The List of Bill Cosby Accusers Continues to Grow

After seeing other women speak out against Bill Cosby, another female has come forward and decided to talk publicly about her experience. Jena T. opened up about Cosby's assault in an interview with People, making her the 15th accuser to speak without anonymity. (Although she didn't allow the magazine to include her last name, she did let them publish her photo.) Jena's encounters with Cosby left her with trust issues for decades, People reports. She's also a former Jane Doe, who spoke with attorneys in 2005 and 2006 during Andrea Constand's civil case, which eventually settled out of court. As to why she's coming forward now, Jena told the magazine,

I get so excited when I see what I feel are my sisters coming forward. Every time the story comes up I feel a little bit more alive, like maybe one day this will be common knowledge and I won't have to be undercover anymore about this part of my life.

It's because of Bill Cosby that Jena, 44, moved from Maryland to New York City at age 17. In 1988, she was an aspiring model and Cosby even spoke to her parents, assuring them she would be just fine. Jena recalls, "He promised my parents he'd take care of me. The first time I met him, I had tears in my eyes." She says he "looked like" her father.

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After getting Jena's parents on board with the move, Cosby invited all three of them to dinner. Jena's mom, Judy, remembers him seeming sincere:

Everything he said was reassuring. There was nothing that made me think we were sending her up there to be alone. New York would have been a definite "no" had it not been for the reassurance of this particular individual.

Betraying that trust, Jena began to feel uncomfortable soon after moving in. Cosby reportedly insisted they spent time together. He also repeatedly called her and asked her to dinner. Then in the summer of 1989, she mailed him a poem: "Receive a phone call from the Big Man / Who says he has a plan ... He is a thief, a hypocrite and a whore / Who only wants more." Although Jena didn't expect to hear from Cosby after that, she decided to go visit him in New York, hoping to gain closure. She says:

I decided there must be something wrong with me and I must go ahead and do whatever it was that he expected of me, and get better.

Instead of getting better, the complete opposite happened. Cosby expressed concern about the poem, worrying she had "emotional problems." He reportedly offered for her to stay in a mental health center, and then he'd buy her a car and send her to college. She declined this offer, but agreed to have lunch with Cosby and his friend Dr. Alvin Poussaint, a psychiatrist. (When contacted by People, Poussaint said doesn't remember this lunch.)

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Things only got worse after that meal when Jena went back to Cosby's home. She says she "blanked out" what happened, but feels like he knew she was "ready to give in." Here's what she remembers:

He put his leg between my two legs, but I wasn't excited. But I knew that that was the point — I had to get him excited. I'm sure he fixed something to drink. He knew that I was ready to submit. The whole thing was like — I just knew that I gave him a hand job. I'm like a robot, and that is what I became, and that is what I did for him.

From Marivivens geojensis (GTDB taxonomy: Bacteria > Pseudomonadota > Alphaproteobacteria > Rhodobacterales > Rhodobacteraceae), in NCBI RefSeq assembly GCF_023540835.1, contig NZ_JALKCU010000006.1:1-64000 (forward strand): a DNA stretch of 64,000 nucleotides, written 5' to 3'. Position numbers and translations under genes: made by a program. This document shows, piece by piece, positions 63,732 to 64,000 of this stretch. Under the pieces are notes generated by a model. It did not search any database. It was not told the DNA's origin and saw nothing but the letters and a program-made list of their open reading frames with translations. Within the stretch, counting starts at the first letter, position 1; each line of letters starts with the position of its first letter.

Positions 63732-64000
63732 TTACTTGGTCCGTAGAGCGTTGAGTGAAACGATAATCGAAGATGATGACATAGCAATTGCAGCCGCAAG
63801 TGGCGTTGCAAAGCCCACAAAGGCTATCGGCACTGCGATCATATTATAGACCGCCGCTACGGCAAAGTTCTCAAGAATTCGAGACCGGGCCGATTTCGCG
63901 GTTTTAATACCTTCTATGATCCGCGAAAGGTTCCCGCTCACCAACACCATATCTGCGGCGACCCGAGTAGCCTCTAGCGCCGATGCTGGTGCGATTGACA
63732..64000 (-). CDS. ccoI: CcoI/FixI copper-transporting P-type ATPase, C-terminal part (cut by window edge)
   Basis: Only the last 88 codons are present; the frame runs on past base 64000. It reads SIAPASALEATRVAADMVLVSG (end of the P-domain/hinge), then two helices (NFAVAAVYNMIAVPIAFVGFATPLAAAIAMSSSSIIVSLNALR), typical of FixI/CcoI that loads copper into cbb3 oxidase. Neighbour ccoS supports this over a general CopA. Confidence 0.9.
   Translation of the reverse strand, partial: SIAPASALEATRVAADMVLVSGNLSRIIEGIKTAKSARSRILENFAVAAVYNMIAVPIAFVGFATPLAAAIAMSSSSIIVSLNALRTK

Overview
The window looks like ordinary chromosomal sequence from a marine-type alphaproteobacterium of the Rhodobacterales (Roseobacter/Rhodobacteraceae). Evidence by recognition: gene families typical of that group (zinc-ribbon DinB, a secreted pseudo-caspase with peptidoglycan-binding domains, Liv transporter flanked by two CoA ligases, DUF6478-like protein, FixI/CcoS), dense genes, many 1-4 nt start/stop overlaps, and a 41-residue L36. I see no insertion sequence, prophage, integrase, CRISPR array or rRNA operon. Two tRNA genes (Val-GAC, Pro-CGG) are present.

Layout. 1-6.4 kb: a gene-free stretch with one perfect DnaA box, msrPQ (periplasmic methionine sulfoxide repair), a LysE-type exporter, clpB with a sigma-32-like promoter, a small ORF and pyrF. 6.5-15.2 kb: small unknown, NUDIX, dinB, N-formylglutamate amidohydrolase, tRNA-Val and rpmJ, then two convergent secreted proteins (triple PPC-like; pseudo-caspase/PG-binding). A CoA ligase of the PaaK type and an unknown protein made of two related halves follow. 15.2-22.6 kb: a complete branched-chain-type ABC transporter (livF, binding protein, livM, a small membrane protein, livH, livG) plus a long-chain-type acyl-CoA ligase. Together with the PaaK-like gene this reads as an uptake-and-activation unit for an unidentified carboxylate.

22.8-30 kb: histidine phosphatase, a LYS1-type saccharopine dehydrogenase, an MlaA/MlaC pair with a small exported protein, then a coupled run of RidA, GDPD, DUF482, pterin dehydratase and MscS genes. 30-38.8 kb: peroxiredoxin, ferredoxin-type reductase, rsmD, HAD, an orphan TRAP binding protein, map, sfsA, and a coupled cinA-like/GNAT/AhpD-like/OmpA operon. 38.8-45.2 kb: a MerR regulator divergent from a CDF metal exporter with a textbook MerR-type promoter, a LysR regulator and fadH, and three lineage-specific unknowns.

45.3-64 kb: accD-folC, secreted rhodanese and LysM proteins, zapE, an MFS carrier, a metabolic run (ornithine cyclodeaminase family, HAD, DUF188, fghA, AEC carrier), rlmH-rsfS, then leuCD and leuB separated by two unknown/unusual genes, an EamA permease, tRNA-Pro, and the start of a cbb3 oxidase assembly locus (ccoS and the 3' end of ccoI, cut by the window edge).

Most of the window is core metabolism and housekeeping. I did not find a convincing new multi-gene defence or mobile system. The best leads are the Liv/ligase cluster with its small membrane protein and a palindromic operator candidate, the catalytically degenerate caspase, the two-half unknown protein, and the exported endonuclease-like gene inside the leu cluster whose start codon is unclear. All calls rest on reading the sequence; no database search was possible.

Jena says Cosby gave her $700 before she left. She tried to assure herself that she was an adult making her own decisions, yet didn't actually believe it. In the years following, Jena sought counseling, but her mother says that no one really believed her. Judy says, " It didn't begin to resolve what happened to her when you can't find a therapist that accepts what you're saying as truth... Finally she will be believed ... None of these women are coming after money. They're coming after validation."

That last part is so true. While people claim all of this is for attention and money, Jena's mom's comment about validation and wanting to be heard is extremely important. It's also sad that several of the women who have spoken out initially genuinely believed Cosby would help them with their careers. If all of the accusations are true, it shows a disturbing pattern of preying on vulnerable young women.

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Reflecting on the experience, Jena told People:

I really try very hard to forgive. That's important for me. I don't feel I was complicit by being an attractive young person at that time. What I feel complicit in is all of the years, I couldn't stop him from doing it to another by telling them my story. But then I realized no one would believe me.

Martin Singer, Cosby's attorney, told People, "It's absurd to publish this unsubstantiated story from this anonymous person." Speaking of all of the recent allegations, Singer said in a statement:

It is completely illogical that so many people would have said nothing, done nothing and made no reports to law enforcement or asserted civil claims if they thought they had been assaulted over a span of so many years.

This is in addition to previous statements Singer has made. He released a statement on Nov. 20 in regards to the claims from multiple women and in particular mentioned a woman named Linda Joy Traitz, and on Nov. 16 released the following:

Over the last several weeks, decade-old, discredited allegations against Mr. Cosby have resurfaced. The fact that they are being repeated does not make them true. Mr. Cosby does not intend to dignify these allegations with any comment. He would like to thank all his fans for the outpouring of support and assure them that, at age 77, he is doing his best work. There will be no further statement from Mr. Cosby or any of his representatives.

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